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      There was one point on which the interference of his brother and of his correspondents was peculiarly annoying. They thought it for their interest that he [Pg 334] should remain a single man; whereas, it seems that his devotion to his purpose was not so engrossing as to exclude more tender subjects. He writes: ** La Tour, Vie de Laval, gives his maxims at length.

      V1 witness of this spectacle," says the missionary Roubaud; "I saw one of these barbarians come out of the casemates with a human head in his hand, from which the blood ran in streams, and which he paraded as if he had got the finest prize in the world." There was little left to plunder; and the Indians, joined by the more lawless of the Canadians, turned their attention to the entrenched camp, where all the English were now collected.[300] Massachusetts Archives.

      V1 advice, which the auditors received with the usual monosyllabic plaudits, ejected from the depths of their throats. A treaty of peace was solemnly made between the English and the confederate tribes, and all was serenity and joy; till four Ottawas, probably from Detroit, arrived with a French flag, a gift of brandy and tobacco, and a message from the French commandant inviting the Miamis to visit him. Whereupon the great war-chief rose, and, with "a fierce tone and very warlike air," said to the envoys: "Brothers the Ottawas, we let you know, by these four strings of wampum, that we will not hear anything the French say, nor do anything they bid us." Then addressing the French as if actually present: "Fathers, we have made a road to the sun-rising, and have been taken by the hand by our brothers the English, the Six Nations, the Delawares, Shawanoes, and Wyandots. [17] We assure you, in that road we will go; and as you threaten us with war in the spring, we tell you that we are ready to receive you." Then, turning again to the four envoys: "Brothers the Ottawas, you hear what I say. Tell that to your fathers the French, for we speak it from our hearts." The chiefs then took down the French flag which the Ottawas had planted in the town, and dismissed the envoys with their answer of defiance.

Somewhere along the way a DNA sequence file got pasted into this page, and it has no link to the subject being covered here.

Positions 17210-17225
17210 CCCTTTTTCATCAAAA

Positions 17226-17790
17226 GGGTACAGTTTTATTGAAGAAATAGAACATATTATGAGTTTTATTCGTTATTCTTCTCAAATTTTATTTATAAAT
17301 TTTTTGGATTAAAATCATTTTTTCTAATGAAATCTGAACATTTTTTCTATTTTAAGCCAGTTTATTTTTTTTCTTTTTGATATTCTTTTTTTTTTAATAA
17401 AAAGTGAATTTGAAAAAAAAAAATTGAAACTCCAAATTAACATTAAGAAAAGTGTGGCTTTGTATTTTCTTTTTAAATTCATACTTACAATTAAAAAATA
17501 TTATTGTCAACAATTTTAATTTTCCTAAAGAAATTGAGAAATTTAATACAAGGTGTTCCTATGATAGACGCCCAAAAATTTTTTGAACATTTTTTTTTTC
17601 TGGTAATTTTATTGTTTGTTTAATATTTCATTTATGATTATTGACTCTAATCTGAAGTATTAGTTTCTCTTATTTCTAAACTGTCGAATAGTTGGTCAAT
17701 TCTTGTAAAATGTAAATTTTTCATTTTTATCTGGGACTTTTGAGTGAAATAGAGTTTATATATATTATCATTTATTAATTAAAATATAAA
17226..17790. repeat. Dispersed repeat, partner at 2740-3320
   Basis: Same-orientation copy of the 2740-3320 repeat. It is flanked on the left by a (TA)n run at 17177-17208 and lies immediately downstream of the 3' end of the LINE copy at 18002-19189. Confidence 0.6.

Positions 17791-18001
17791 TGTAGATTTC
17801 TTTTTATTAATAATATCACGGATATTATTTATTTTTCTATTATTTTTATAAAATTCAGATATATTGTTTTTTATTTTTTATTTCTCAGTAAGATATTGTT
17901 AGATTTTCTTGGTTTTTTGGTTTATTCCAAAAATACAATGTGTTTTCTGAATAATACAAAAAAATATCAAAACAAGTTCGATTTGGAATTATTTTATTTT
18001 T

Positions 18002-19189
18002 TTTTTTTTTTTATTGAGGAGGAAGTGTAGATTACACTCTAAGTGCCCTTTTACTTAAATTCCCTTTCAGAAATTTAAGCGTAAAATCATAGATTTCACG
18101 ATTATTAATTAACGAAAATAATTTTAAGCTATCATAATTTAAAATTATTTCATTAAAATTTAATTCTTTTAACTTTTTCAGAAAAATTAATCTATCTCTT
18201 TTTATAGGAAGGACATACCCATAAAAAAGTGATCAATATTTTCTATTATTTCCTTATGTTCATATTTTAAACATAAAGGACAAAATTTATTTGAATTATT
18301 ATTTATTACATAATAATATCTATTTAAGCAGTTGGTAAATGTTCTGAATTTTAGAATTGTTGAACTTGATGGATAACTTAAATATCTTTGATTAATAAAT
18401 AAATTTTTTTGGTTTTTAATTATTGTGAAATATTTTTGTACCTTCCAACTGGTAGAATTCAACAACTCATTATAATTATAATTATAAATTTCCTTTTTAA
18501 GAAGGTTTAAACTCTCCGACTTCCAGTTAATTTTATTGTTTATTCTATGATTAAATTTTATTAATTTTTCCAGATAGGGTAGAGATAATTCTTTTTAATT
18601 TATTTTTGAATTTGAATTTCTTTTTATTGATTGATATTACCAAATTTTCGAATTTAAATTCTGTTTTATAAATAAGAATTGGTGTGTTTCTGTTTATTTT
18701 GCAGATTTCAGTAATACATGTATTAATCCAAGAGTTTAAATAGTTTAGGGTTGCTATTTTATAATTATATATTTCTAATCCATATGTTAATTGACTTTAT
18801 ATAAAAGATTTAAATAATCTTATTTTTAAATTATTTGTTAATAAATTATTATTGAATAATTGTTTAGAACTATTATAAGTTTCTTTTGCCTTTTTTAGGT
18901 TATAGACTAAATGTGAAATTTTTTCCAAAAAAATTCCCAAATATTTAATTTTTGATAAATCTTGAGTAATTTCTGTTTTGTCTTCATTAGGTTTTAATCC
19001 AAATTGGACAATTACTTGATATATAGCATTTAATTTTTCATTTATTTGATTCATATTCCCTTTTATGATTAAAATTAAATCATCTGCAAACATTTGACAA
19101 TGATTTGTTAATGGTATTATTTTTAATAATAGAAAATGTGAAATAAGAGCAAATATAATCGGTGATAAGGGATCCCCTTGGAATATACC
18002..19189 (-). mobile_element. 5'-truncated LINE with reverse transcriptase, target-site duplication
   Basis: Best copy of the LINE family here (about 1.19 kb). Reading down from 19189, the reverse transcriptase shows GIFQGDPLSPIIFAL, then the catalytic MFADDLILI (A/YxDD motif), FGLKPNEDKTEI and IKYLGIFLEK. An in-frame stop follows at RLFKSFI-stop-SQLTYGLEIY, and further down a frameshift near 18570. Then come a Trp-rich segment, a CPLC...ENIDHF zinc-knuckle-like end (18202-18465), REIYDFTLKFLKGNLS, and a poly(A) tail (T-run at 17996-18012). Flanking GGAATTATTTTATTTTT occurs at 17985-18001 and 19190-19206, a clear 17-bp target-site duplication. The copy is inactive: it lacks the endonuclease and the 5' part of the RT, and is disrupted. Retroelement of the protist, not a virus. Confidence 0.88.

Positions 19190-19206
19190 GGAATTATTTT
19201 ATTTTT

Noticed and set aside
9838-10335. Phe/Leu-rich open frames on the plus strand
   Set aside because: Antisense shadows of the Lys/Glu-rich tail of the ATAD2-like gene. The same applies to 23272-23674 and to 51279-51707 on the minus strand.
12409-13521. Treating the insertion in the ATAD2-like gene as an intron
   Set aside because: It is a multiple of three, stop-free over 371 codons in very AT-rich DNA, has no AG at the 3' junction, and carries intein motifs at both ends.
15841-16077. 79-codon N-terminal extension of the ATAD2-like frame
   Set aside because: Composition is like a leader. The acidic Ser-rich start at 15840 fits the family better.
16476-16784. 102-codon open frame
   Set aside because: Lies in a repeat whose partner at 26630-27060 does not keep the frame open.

seigniory, afterwards barony, Des Islets, in the immediateDablon descended to Quebec. There was long and anxious counsel in the chambers of Fort St. Louis. The Jesuits had information that, if the demands of the Onondagas were rejected, they would join the Mohawks to destroy Canada. But why were they so eager for a colony of Frenchmen? Did they want them as hostages, that they might attack the Hurons and Algonquins without risk of French interference; or would they massacre them, and then, like tigers mad with the taste of blood, turn upon the helpless settlements of the St. Lawrence? An abyss yawned on either hand. Lauson, the governor, was in an agony of indecision, but at length declared for the lesser and remoter peril, and gave his voice for the colony. The Jesuits were of the same mind, though it was they, and not he, who must bear the brunt of danger. The blood of the martyrs is the seed of the Church, said one of them, and, if we die by the fires of the Iroquois, we shall have won eternal life by snatching souls from the fires of Hell.

      [204] Le Clerc's book had been made the text of an attack on the Jesuits. See Reflexions sur un Livre intitul Premier tablissement de la Foi. This piece is printed in the Morale Pratique des Jsuites.